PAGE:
By Anna Merlan
By Lee Escobedo
By Alice Laussade
By Scott Reitz
By Claire Lawton
By Kiernan Maletsky
By Anna Merlan
Once upon a time, in the town of Darkness Falls...
"Wait," you're probably saying to yourself, "Darkness Falls is the name of the town?"
Yes. Yes, it is. And it's haunted by an evil tooth fairy. Are you sure you want to know more?
OK, good. Because once you get past the inherent silliness of the premise, what we've got here is actually a deft little chiller, stylishly directed despite the so-so cast. Legally Blonde's Chaney Kley is Kyle (cleverly anagrammatized from his own last name, apparently), a grown man afraid of the dark. So afraid of the dark, in fact, that simply sleeping with the light on won't do--he has to jury-rig multiple David Fincher-esque industrial spotlight contraptions to fill his cramped Las Vegas apartment. That's not to mention the multiple maximum-strength flashlights he needs at the ready (the possibility of moving to Alaska for half the year apparently never occurred to him). Curiously, he's never managed to adapt to sleeping in the light, and therefore doesn't sleep much at all, leading the public at large to imagine, quite rightly, that Kyle's a little nuts.
His madness isn't exactly unmotivated, though; as a kid, it seems, he ignored the admonition not to peek when the tooth fairy came for his last baby tooth. Too bad this fairy turned out to be no ordinary dental sprite, but rather the undead spirit of a hideously burned old lady unjustly lynched on suspicion of child murder some 150 years ago. And much like Martin Lawrence or J. Lo on a movie set, she goes ballistic if anyone dares look her in the eye. Do so, and she stalks you as long as is necessary until you're dead, her only weakness being that a sensitivity in life to heavy doses of sunshine has metastasized into a near-fatal allergy to light since she crossed over to the spirit world.
So Kyle's being stalked by said Blair Witch of Elm Street, but to make matters worse, the ghostly hag also killed his mom, leaving him to take the rap, as cops tend not to believe tales of what appears to be a giant hovering Ringwraith in a porcelain mask. (Fans of McFarlane Toys may be disappointed; the tooth fairy action figure that came out in early fall is based on a previous design that got scrapped. The new one, however, was created by Stan Winston, whose presence is always good news for movie monsters.)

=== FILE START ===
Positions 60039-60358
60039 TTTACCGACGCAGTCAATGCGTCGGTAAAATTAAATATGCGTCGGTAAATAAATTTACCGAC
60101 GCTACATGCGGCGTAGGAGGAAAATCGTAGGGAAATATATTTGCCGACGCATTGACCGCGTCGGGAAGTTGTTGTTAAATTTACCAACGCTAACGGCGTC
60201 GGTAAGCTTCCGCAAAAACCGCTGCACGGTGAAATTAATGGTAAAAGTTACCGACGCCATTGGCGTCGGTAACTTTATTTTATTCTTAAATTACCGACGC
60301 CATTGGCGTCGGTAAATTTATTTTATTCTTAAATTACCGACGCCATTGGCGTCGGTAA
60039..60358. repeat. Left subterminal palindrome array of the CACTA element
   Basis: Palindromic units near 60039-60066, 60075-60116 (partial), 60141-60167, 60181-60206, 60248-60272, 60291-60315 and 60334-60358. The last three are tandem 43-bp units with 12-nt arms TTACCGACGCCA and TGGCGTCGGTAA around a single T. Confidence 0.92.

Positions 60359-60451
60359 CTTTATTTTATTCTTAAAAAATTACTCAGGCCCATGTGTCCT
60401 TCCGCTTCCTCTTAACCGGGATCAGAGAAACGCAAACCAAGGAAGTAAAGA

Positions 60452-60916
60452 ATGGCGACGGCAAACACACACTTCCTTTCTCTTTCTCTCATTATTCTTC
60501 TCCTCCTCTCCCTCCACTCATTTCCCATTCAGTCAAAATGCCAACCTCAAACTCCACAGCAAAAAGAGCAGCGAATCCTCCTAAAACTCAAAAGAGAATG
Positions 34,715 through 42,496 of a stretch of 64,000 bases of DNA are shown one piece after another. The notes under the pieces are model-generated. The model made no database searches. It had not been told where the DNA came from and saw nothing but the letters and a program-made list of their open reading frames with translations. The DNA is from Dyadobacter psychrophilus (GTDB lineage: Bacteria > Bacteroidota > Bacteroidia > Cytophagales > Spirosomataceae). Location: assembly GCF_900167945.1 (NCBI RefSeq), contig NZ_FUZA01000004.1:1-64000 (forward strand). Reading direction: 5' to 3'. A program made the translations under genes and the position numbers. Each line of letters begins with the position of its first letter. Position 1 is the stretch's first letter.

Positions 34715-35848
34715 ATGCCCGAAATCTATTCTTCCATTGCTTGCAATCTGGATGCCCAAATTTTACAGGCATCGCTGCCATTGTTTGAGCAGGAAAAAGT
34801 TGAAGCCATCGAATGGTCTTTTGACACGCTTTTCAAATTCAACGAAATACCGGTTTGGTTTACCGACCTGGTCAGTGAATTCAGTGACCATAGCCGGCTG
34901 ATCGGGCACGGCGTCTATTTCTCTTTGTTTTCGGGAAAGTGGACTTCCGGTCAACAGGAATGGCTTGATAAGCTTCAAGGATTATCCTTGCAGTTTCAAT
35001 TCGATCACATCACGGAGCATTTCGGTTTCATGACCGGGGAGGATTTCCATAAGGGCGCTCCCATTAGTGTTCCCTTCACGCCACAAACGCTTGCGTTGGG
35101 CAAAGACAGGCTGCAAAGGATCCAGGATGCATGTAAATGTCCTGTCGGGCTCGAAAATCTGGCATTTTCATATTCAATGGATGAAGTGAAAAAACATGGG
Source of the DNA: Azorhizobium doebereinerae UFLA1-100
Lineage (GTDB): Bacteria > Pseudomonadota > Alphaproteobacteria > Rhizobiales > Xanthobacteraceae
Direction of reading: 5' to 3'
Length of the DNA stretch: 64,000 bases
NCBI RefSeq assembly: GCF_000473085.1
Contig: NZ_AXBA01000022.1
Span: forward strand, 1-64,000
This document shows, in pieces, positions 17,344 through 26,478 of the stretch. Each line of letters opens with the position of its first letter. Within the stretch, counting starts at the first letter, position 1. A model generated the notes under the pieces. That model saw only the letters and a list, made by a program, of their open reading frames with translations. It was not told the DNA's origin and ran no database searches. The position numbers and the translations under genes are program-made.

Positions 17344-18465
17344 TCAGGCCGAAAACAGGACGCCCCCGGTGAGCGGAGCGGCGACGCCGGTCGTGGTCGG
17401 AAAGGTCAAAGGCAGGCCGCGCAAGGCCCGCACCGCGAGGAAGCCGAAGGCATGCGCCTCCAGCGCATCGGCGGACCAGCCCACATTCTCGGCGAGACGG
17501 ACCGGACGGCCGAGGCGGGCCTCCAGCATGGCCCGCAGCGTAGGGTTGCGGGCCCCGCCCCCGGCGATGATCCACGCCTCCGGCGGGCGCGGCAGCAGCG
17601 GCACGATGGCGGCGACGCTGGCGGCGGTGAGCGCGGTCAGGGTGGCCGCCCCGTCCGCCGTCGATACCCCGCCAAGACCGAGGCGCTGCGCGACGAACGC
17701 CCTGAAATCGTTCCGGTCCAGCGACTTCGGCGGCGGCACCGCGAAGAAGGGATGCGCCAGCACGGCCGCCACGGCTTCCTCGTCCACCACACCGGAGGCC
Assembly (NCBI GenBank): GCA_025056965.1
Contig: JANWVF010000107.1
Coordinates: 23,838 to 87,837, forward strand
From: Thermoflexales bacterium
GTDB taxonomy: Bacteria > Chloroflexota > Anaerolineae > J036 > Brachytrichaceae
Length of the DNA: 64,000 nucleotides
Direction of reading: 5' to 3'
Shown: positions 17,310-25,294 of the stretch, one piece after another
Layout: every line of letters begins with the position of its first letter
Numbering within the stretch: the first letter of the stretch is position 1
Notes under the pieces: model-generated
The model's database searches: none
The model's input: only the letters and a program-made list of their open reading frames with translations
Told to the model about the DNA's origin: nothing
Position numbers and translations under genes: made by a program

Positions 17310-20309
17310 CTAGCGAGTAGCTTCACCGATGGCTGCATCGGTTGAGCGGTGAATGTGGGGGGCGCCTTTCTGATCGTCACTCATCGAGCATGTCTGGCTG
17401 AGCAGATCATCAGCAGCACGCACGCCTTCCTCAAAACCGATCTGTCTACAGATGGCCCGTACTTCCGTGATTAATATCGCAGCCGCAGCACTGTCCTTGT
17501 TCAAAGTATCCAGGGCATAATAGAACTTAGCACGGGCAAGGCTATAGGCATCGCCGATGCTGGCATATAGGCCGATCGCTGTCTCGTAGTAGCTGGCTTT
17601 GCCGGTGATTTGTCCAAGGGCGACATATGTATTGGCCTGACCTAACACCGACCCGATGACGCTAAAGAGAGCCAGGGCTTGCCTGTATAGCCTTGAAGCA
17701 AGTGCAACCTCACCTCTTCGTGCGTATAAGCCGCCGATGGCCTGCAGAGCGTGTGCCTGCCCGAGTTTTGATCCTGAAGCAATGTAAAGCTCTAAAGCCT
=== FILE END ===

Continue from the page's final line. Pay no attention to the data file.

Now Kyle's back in Darkness Falls--which, by the way, is a great name for a town centered around a lighthouse!--to counsel the little brother of his childhood flame Caitlin (Buffy the Vampire Slayer's Emma Caulfield). Young Michael (newcomer Lee Cormie) also has the specific phobia of darkness and floating witches in masks, though, of course, no one believes him, even though the wide-eyed kid in every contemporary horror movie is always right about these things.
You can pretty much guess what happens next, but first-time feature helmsman Jonathan Liebesman manages to juice up his nouveau-slasher with plenty of shocks, both cheap (cats jumping out suddenly--you may startle, but you'll hate yourself, and the director, for resorting to that one) and not (the monster is wisely kept in shadow for most of the movie, making it more genuinely frightening when it does appear). After the pants-sniffing, exposed-zipper flying reptile of Jeepers Creepers and the similarly nocturnal yet uninspired "night terrors" of They, Darkness Falls feels like a breath of fresh air simply for pulling off a scary movie that legitimately offers some scares.
The screenplay has three writers, and it probably wouldn't be too hard to guess who came up with what. The main writer, comic-book scribe Joe Harris, is obviously the one behind the premise and basic story mechanics, as it's all based on his own short film The Tooth Fairy. John Fasano, whose credits boast a dubiously impressive list of awful sequels (Another 48 Hours, Megiddo: The Omega Code 2, Universal Soldier: The Return), is probably responsible for the cat thing and the town's "ironic" name, as well as other laughable lapses in logic (the hospital's idea of emergency treatment for Michael's fear of the dark is to put him in a sensory deprivation chamber). As for third scribe James Vanderbilt, it's hard to say, since this is his first produced feature, with Helldorado and Basic to follow later this year. Let's hope, for the sake of those films, that he was the one to pen the movie's moments of genuine humor, as when a local taunts Kyle by offering him a "light" beer.
As a possible franchise tent pole, the tooth fairy could become a tedious lady, but within her inaugural outing she's a creepy villainess who may well linger in the memory after the rest of the movie has been forgotten. One can almost imagine director Liebesman walking out of the lackluster Blair Witch sequel going, "Screw this crap, I could have done it better." And he did. Come to think of it, the cinematic tooth fairy does look more like McFarlane's Blair Witch action figure than their actual tooth fairy toy.
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